Vice President Mike Pence is in Colombia today, where he specifically condemned the American radicals responsible for Saturday's deadly violence in Charlottesville. "We will not tolerate hatred and violence of groups like white supremacists, the KKK and neo-Nazis," he told NBC News. "These extremist fringe groups have no place in the American debate."
Had Donald Trump said the same thing on Saturday, the White House wouldn't be scrambling to mitigate the damage done by the president's fiasco.
But the vice president didn't just condemn the racists the president chose not to single out; Pence also tried to redirect the criticisms towards the media.
Pence said he took issue with "the fact that many in the media are spending more time criticizing how the president addressed the issue yesterday.""Many in the media spent an awful lot of time focusing on what the president said and criticisms of what the president said instead of criticizing those who brought that hatred and violence to the streets of Charlottesville, Virginia," Pence said.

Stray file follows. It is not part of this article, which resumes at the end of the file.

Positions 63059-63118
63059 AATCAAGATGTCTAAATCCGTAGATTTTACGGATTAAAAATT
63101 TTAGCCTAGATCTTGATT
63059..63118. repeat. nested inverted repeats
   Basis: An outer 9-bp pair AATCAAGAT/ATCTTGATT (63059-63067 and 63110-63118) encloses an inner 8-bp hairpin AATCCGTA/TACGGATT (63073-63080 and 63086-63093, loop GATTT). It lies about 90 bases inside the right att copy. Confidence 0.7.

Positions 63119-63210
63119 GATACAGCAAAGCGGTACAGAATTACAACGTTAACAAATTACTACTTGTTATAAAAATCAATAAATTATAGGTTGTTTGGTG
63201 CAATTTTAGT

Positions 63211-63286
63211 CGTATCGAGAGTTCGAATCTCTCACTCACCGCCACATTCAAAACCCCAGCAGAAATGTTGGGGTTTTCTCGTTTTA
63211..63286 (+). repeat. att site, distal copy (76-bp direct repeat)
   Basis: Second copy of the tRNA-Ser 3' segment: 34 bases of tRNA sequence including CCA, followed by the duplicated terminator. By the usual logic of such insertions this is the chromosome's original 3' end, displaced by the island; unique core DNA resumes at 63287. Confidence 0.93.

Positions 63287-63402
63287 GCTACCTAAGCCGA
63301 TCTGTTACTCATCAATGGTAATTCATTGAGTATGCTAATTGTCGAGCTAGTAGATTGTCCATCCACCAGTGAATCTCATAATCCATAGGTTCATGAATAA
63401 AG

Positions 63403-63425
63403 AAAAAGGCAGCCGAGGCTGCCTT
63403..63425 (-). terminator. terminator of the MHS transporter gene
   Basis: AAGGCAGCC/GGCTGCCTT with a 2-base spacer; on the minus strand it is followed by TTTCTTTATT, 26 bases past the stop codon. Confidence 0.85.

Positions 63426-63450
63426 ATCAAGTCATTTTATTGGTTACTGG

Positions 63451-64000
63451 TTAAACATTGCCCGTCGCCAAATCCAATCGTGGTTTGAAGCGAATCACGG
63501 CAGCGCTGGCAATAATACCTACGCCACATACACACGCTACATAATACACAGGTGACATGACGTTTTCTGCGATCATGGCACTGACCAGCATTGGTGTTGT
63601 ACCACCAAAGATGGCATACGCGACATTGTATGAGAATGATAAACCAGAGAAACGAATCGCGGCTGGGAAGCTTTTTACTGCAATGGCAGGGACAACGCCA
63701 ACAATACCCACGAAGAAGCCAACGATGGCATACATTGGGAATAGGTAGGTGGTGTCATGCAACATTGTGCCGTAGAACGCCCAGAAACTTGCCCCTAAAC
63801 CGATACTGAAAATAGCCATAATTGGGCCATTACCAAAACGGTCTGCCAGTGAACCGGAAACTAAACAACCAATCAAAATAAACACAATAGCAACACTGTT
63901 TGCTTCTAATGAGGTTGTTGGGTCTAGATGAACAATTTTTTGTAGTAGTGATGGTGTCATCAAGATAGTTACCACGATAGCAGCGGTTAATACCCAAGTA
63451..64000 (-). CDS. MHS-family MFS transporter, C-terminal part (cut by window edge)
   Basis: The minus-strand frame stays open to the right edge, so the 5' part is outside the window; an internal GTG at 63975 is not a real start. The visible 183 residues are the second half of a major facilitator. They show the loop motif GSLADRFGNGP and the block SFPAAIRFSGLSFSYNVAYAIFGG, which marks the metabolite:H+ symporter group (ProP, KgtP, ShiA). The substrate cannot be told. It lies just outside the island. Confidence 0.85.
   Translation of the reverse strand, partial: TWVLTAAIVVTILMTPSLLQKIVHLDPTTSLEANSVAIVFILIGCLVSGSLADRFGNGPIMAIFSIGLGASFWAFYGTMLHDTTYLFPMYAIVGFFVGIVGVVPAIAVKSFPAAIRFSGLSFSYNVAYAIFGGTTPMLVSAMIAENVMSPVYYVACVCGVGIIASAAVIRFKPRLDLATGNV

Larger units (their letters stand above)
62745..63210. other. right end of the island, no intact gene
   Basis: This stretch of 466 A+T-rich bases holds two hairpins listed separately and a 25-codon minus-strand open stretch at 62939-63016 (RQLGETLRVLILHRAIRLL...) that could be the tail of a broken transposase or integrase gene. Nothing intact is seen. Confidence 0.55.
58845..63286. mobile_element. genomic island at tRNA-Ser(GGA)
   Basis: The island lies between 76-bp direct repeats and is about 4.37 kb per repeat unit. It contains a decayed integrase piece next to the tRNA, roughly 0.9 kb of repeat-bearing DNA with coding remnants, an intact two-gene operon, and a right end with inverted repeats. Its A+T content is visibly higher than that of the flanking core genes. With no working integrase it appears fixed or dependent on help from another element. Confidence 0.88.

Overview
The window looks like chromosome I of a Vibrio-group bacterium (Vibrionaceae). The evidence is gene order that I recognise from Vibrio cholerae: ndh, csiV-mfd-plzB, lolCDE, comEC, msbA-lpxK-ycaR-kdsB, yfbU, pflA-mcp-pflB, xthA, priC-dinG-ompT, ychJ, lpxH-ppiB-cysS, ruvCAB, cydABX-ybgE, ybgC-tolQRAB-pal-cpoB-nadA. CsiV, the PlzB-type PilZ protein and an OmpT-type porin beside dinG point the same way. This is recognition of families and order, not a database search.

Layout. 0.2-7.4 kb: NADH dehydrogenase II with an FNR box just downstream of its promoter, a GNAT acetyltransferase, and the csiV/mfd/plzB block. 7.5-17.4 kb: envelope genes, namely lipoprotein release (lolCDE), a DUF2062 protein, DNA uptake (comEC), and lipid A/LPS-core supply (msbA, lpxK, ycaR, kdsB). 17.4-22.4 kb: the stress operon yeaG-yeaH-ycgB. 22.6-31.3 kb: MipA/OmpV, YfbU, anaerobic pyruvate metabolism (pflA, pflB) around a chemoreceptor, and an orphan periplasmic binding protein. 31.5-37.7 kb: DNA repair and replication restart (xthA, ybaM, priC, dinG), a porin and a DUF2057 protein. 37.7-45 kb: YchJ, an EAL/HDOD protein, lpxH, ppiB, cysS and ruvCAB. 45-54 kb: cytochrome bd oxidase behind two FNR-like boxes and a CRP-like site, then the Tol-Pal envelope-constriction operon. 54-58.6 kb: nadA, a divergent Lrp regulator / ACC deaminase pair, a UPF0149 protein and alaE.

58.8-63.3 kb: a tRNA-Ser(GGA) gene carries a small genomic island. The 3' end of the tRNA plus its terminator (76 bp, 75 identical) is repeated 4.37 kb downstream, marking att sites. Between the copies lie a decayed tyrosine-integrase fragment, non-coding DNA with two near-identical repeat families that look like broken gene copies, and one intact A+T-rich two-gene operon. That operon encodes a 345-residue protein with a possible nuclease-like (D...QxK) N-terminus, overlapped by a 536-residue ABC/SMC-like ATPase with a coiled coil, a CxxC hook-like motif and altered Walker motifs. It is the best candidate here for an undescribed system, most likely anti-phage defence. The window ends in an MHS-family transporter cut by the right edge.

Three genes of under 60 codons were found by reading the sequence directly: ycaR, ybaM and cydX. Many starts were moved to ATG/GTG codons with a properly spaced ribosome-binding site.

It's a problematic defense. Trump faced criticism -- from the left, right, and center -- because much is expected from a president, especially after developments like those we saw on Saturday, and Trump failed to clear a low bar. For Pence to suggest everyone leave the president alone, and focus criticisms solely on the white supremacists, misses the point.
But just as important, it wasn't just "the media" that recognized Trump's failure.
For Pence, there's political value in trying to turn this into a two-sided dispute, with Trump on one side and "the media" on the other. But when the vice president admonishes the president's critics, he's scolding members of his own party, too.